This sturdy hardcover volume (or enthralling eBook if you prefer), collecting Ms. Marvel #1-14, opens with a handy reminiscence from primary scribe Gerry Conway in ‘Welcome to the Greenhouse’ before the game-changing dramas commence…
The irrepressible and partially amnesiac Danvers has relocated to New York to become editor of “Woman”: a new magazine for modern misses published by Daily Bugle owner J. Jonah Jameson.
Never having fully recovered from her near-death experience, Danvers had left the military and drifted into writing, slowly growing in confidence until the irascible publisher had made her an offer she couldn’t refuse…
At the same time as Carol was getting her feet under a desk, a mysterious new masked heroine begins appearing and as rapidly vanishing, such as when she pitches up to battle the sinister Scorpion as he perpetrates a brutal bank raid.
The villain narrowly escapes to rendezvous with Professor Kerwin Korwin of AIM (a high-tech secret society claiming to be Advanced Idea Mechanics). The skeevy savant has promised to increase the Scorpion’s powers and allow him to take long-delayed revenge on Jameson – whom the demented thug blames for his freakish condition…
Danvers has been having premonitions and blackouts since her involvement in the final clash between Mar-Vell and Yon-Rogg and has no idea she is transforming into Ms. Marvel. Her latest vision-flash occurs too late to save Jameson from abduction but her “Seventh Sense” does allow her to track the villain before her unwitting new boss is injured, whilst her incredible physical powers and knowledge of Kree combat techniques enable her to easily trounce the maniac.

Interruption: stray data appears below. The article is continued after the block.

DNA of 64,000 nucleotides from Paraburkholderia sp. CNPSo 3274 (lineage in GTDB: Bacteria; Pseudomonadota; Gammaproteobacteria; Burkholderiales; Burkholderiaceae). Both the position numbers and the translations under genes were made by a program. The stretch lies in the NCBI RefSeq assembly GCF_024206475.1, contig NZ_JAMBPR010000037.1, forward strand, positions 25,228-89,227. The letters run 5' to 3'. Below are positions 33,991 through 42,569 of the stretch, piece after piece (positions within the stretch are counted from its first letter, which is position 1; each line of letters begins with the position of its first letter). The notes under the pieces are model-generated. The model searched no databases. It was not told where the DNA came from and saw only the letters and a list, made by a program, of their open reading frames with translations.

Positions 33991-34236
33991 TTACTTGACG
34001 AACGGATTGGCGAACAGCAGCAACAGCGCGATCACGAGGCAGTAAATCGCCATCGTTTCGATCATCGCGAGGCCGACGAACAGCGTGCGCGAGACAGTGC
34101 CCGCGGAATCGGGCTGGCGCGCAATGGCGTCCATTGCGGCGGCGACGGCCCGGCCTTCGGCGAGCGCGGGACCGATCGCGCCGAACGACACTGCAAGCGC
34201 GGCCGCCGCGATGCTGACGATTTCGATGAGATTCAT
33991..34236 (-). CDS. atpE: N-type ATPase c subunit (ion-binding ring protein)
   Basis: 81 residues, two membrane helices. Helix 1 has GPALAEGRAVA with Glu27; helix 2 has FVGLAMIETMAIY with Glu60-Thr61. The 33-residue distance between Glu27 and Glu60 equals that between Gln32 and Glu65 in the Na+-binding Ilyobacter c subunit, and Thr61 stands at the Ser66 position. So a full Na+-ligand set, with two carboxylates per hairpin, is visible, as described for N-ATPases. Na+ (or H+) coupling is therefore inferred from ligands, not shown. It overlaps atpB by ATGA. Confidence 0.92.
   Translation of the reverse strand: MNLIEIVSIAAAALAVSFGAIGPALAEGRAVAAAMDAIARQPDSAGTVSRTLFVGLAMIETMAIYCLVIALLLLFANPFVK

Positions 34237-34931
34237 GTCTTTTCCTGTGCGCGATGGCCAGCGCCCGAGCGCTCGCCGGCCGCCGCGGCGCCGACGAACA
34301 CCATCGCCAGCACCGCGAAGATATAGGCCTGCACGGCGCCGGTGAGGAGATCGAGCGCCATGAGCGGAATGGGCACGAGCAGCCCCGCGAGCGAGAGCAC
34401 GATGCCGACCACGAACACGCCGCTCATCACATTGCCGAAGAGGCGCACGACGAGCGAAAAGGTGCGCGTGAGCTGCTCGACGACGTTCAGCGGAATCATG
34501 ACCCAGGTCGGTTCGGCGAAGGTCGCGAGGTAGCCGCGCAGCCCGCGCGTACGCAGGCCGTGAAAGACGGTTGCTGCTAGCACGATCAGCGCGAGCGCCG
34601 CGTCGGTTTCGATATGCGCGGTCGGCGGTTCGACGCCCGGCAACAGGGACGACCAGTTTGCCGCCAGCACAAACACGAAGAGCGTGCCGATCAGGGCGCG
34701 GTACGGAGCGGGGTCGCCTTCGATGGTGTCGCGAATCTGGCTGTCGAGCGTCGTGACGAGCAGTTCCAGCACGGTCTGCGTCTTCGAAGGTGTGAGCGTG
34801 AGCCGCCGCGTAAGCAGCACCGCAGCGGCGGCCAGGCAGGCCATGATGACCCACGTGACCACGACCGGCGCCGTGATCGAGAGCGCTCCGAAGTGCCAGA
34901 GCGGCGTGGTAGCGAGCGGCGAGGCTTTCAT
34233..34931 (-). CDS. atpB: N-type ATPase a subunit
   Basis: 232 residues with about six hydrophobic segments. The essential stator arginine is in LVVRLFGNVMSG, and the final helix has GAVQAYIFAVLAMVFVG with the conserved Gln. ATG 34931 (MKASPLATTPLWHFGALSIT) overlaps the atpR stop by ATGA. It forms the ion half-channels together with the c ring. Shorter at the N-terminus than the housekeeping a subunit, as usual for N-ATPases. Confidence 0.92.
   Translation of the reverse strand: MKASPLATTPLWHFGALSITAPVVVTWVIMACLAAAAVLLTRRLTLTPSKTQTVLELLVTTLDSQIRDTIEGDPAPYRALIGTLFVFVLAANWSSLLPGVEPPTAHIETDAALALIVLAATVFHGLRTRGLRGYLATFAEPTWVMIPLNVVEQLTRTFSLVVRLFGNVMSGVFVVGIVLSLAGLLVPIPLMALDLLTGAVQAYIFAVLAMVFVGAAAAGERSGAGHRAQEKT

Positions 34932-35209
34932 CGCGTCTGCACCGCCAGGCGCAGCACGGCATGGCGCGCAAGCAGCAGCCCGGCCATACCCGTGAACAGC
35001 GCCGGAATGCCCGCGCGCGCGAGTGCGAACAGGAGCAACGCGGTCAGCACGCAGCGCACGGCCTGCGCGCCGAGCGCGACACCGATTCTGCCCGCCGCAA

Ms. Marvel #2 announces an ‘Enigma of Fear!’ and features a return engagement for the Scorpion as Korwin and AIM make Ms. Marvel their latest science project. Whilst the Professor turns himself into an armoured assassin codenamed Destructor, Carol’s therapist Mike Barnett achieves an analytical breakthrough with his patient and discovers she is a masked metahuman even before she does. Although again felling the Scorpion, Ms. Marvel is ambushed by the Destructor, but awakes in #3 (written by Chris Claremont) to turn the tables in ‘The Lady’s Not For Killing!’
Travelling to Cape Canaveral to interview old friend Salia Petrie for a women-astronauts feature, Danvers is soon battling an old Silver Surfer foe on the edge of space, where all her occluded memories return just in time for a final confrontation with the Destructor. In the midst of the devastating bout she nearly dies after painfully realising ‘Death is the Doomsday Man!’ (with Jim Mooney taking over pencils for Sinnott to embellish).